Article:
Not long ago, the idea of ‘trends’ in inventory management might have seemed out of place. Trends? How can you have trends in a business operation that hasn’t really changed for decades. You count your inventory, make sure you have enough to fill your orders and order more when you need it. Simple.
But inventory management in 2018 is anything but simple. With the advent of lean manufacturing, just-in-time delivery and the need for fast, accurate and reliable data to make them all happen, your inventory management must evolve at an ever-increasing pace if you want to keep your business competitive and profitable.
More than just doing the same things better, companies must constantly be on the lookout for new ideas, techniques and technologies to help adapt their operations and process, and adopt new ones, to remain at the top of their game.
Here are just a few of our predictions for inventory management (IM) in 2018 to help you stay ahead of the curve.
1. Drop Shipping
From allowing companies to offer a wider range of products and getting new product offerings to market faster, to reducing the need for warehousing and transportation logistics, drop shipping offers many benefits that will see it continue to rise in popularity through 2018.
For your inventory management, drop shipping can eliminate many of the points at which you need to track inventory, including as it moves through your facilities.
But you still need systems in place that can manage your dropship ordering, backordering and inventory, including handling partial drop shipments, and the corresponding vendor bills and customer invoices.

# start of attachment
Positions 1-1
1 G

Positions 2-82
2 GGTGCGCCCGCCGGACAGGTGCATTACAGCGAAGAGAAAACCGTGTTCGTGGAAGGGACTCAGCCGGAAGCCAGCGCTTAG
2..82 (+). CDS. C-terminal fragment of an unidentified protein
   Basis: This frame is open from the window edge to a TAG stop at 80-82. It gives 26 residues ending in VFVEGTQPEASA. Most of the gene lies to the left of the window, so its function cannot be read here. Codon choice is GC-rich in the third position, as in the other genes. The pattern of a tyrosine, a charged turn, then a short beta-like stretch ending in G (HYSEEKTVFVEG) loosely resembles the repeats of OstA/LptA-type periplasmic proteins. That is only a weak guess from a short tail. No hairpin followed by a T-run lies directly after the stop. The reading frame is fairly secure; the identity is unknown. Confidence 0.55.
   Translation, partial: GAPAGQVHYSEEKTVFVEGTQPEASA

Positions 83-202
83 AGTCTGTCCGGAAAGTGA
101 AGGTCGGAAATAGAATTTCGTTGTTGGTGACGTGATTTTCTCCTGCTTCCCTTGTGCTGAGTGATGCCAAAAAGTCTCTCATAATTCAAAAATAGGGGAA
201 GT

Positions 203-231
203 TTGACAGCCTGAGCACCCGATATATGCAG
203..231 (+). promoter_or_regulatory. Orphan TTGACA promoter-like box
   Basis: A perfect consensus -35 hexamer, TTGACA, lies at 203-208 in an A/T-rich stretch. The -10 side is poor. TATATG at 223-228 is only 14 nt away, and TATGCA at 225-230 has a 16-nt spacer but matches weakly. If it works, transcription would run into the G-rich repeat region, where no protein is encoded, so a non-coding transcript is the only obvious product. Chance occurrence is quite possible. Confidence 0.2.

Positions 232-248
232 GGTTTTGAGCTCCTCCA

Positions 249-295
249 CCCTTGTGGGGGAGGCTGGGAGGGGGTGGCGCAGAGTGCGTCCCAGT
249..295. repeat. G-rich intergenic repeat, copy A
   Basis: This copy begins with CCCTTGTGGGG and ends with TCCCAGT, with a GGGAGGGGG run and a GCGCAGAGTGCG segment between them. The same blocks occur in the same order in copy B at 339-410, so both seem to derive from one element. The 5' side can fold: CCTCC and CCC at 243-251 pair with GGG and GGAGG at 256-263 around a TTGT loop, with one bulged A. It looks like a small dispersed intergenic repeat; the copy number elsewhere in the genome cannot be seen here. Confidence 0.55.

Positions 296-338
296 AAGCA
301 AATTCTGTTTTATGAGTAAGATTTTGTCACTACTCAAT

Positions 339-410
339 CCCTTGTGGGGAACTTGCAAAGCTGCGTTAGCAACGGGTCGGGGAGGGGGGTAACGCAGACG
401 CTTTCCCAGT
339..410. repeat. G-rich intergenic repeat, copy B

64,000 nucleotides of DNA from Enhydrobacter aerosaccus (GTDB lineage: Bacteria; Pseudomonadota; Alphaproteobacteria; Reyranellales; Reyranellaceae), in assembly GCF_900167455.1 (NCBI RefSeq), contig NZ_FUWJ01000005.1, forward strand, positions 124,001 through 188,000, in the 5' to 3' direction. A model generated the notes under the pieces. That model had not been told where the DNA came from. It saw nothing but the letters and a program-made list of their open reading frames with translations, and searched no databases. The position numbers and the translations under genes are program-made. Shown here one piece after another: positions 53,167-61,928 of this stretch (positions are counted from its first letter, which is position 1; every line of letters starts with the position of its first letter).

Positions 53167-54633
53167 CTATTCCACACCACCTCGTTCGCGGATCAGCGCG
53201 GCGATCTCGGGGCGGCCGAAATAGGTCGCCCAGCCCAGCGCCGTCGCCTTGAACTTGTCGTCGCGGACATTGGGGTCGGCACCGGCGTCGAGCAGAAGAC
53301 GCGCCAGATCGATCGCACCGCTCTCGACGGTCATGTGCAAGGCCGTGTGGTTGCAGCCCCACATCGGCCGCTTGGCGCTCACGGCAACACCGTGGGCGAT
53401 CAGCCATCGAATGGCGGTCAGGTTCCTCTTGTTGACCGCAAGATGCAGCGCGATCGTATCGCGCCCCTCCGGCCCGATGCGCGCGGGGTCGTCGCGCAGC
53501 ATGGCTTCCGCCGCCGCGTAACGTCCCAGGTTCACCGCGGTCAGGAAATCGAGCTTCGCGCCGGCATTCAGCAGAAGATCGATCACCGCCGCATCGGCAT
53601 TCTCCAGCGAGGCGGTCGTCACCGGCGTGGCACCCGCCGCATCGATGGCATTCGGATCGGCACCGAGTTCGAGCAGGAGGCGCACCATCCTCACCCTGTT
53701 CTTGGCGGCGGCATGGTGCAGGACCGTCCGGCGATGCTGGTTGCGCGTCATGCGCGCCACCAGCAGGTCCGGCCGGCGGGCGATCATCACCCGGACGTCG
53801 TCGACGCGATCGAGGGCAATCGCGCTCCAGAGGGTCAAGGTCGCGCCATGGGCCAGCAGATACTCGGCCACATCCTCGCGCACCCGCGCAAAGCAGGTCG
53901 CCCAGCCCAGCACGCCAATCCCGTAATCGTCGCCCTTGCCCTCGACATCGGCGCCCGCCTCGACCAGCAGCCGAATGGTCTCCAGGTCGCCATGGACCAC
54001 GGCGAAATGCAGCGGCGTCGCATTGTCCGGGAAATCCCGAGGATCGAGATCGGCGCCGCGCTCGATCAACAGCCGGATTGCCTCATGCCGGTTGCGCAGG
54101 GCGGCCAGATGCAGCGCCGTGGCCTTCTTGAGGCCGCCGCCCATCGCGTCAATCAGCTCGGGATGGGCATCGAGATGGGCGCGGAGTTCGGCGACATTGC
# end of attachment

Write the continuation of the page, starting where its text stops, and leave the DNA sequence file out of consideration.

2. B2B Web Portals & Shopping Carts
While your customer may be another business, there’s usually still a human being placing orders. And we humans are growing increasingly accustomed to the ease of shopping online where we can place an order within seconds of deciding to buy.
B2B enterprises will need to make their online ordering experience more like a retail ecommerce experience by using ecommerce-style web portals and shopping carts.
But that’s easier said than done. While there are dozens of retail ecommerce platforms, they aren’t well-suited for B2B sales in many ways, including customer-specific product catalogues, managing different price and discount points for different customers, and easy order duplication
3. IM Data on the Cloud
Cloud-based inventory management will increasingly let you realize cost reductions in many areas including those entirely outside traditional inventory management.
The ability to access your IM data from anywhere, at any time, on any device and operating system not only makes it faster and easier to manage inventory, it will reduce your requirements for IT infrastructure, support and overall spend
4. Deeper Analytics
The ability to track and analyze more granular inventory data will give you new, more meaningful insights into your costs and how to manage them.
For example, in addition to tracking multiple SKUs, the ability to track individual parts and components, including vendor-specific barcode schemas, increases the detail of the information you use to make IM decisions.
5. Integration with CRM and ERP
IM will be less independent of your other business systems and processes. As businesses get deeper insights into the number and extent of IM costs, including those incurred in areas like accounting, administration and customer lifetime value due to IM inefficiencies, the need to integrate IM with your CRM and ERP systems will be more crucial. The good news is that integration itself will help you identify cost areas faster and in greater detail while also confirming that the steps you take toward improvement are actually working, and how well they are working.
If there is one overriding prediction we can make for inventory management in 2018, it is the need to maximize inventory visibility as a means of identifying more IM costs and the effect they have on your company’s profitability.